Mystery shopping in Amsterdam
Steve and I were in Amsterdam on business last week, but managed to cram in a quick ‘mystery shopper’ tour of a few of the city’s better chocolate shops, having worked up a chocolate appetite walking round the endless canals and after spending a quick hour in the Van Gogh museum.
Amsterdam doesn’t have the best reputation for chocolatiers, despite some historical chocolate connections and the city’s place as a centre for the cocoa trade and refining. A few names stood out though, so we decided to check out well established companies Puccini and Australian Homemade and newcomer Unlimited Delicious.
Size seems to matter in Amsterdam. Maybe it’s the desire to consumer large chocolate brownies in all those ‘coffee shops’ – both Puccini and Australian Homemade served up ‘super-size’ offerings, which is never a good sign. Puccini took this to extremes. The shop almost felt like the set of a remake of ‘Land of the Giants’, with truffles at least four times the size you’d expect, with some of the designs reminiscent of stuff you might find on a market stall (e.g. logs covered in chocolate sprinkles). Our hopes for quality dessert size bonbons were raised when we saw slabs of broken Valrhona kilos on the counter, but peering into the open kitchen revealed shelves stacked with bags of Callebaut. At least the production was there for all to see, which has to be a good point.
Having harangued the staff over which chocolates might have Valrhona in them and which might not, we came away with a bag full of bonbons big enough to make you feel like you were four years old again. It was probably a good time to leave anyway, as neither our questions nor photography were that well appreciated. In the end we were told the chocolate was a ‘blend’ of Valrhona and Callebaut. This may have been true for some of the chocolates, but others seemed to lack any decent after-taste and felt like they were all Callebaut. On the whole, the chocolates we tried were not bad, but unnecessarily large, with obvious, indelicate flavours. The shop was very busy, so obviously popular, but I suspect customers were being wowed by size rather than taste.
I still haven’t had a good explanation for the Australian connection with this Dutch based multi-national chain – now with seventy stores in Europe and the US. I guess it was just a funky design / marketing idea. Like Puccini, the chocolates are rather large, this time square and enough for four in each bonbon. The products were unsurprisingly much more mass-produced in style than Puccini, and the shop was more like a fast food outfit than a chocolatier. This gave a modern, sharp and fast appeal, reflected in the younger clientele.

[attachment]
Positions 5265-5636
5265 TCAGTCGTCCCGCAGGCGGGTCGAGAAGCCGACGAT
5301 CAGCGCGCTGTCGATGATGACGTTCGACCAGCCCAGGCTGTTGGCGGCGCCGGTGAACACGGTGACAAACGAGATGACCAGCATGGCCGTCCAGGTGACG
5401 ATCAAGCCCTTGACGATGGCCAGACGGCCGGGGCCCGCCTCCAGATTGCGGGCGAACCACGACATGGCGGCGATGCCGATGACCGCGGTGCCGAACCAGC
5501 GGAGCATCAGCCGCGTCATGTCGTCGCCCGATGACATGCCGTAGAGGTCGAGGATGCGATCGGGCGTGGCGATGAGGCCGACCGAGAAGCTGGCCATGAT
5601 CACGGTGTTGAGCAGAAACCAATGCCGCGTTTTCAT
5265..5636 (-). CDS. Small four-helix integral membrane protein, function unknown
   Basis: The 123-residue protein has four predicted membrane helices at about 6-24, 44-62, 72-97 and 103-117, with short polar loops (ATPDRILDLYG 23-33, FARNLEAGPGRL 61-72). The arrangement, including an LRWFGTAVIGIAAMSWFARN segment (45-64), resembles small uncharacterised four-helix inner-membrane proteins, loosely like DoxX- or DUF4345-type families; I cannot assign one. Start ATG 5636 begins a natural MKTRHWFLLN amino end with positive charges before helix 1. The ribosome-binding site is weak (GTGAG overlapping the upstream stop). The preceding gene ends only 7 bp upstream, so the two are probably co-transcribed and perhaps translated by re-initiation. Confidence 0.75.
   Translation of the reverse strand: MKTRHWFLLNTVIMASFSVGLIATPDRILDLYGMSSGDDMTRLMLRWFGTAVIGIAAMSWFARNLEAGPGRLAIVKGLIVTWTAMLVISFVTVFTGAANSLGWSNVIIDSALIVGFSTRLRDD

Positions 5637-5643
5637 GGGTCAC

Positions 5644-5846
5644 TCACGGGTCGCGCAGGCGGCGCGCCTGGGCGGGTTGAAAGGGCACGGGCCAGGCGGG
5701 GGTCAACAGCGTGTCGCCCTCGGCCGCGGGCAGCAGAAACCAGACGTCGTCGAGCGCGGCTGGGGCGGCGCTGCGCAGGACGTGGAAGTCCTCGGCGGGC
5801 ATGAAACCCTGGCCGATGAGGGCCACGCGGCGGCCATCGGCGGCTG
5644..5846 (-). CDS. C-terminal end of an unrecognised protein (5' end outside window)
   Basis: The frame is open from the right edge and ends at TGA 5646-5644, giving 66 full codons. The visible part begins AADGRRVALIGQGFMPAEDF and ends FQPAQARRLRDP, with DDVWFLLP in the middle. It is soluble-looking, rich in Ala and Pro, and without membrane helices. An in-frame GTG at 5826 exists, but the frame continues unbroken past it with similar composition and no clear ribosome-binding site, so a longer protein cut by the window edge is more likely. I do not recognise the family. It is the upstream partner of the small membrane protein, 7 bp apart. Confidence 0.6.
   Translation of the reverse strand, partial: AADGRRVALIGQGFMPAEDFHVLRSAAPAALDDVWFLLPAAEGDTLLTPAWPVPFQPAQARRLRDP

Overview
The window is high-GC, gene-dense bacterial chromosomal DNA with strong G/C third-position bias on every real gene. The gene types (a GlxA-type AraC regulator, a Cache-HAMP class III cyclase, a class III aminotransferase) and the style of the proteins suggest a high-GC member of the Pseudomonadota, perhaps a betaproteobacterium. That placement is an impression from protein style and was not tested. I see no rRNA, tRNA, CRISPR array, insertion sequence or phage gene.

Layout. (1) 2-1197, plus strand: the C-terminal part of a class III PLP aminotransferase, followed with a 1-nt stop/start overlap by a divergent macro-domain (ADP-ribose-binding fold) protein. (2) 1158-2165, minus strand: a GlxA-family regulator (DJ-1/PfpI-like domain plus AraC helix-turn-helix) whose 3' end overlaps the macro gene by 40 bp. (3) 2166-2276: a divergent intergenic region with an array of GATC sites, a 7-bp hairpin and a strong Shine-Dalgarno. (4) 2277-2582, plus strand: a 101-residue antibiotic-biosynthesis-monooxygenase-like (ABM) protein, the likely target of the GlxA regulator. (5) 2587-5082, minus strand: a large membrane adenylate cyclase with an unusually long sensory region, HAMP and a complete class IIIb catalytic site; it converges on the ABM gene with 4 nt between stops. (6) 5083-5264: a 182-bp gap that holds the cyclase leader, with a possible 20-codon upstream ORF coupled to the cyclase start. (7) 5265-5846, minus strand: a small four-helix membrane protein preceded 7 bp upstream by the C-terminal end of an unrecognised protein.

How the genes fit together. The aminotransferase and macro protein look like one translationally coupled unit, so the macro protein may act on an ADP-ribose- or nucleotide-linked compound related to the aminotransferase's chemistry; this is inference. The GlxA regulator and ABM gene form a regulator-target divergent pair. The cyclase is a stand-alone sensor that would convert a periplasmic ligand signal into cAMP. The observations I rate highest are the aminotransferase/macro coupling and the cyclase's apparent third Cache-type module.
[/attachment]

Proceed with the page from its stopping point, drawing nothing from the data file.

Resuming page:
Expectations were not high, but actually the chocolates were relatively good given their probable industrial manufacturing methods. Also I got the feeling some of the flavours were trying too hard – like coconut white chocolate marzipan (this apparently had orange as well, but I couldn’t detect any trace). This is standard high street fare, but you could do a lot worst and at least the chocolates were not too sweet.
www.australianhomemade.com (parts of this site seems to be permanently ‘under construction’)
Unlimited Delicious were easily the best of the bunch, and at last we felt as if we were in a proper chocolatier, much more in the French style than the others we seen. Again here a mixture of Valrhona and Callebaut, though with some dark chocolates made purely with Valrhona and a little more openness about which chocolate was used where. Unlimited Delicious follow the same pattern as Puccini though, with Valrhona on show in the shop, which might give you the idea they were a purely Valrhona house.
The clean flavour of the truffle cake we tried and some of the ganaches suggest a good level of care about quality and an appreciation of taste, though the one or two dark ganaches made with Callebaut didn’t impress so much. The staff quite openly told us that the milk and white bonbons used Callebaut (despite somewhat misleading bags of Jivara Lacte placed at the back of the shop behind these), so we gave these a miss.
Most interesting was the tomato and balsamic ganache, which just about worked. You might think this combination would make a filling that’s too savoury, this is not the case at all though. The sweetness of the tomato paste and balsamic if anything made this a very fruity confection; only at the very end did it seem slightly odd to have tomato in the mix. Quite sharp as well, so if your palate leans towards acid flavours, you’ll likely enjoy this. The espresso panamania was a little sweet and had a cheesy hint, but was pleasant enough and clean afterwards.
So at least our day ended with some decent chocolate and showed that while Amsterdam might not be a modern chocolate capital right now, things might be looking up if more shops like Unlimited Delicious open up soon.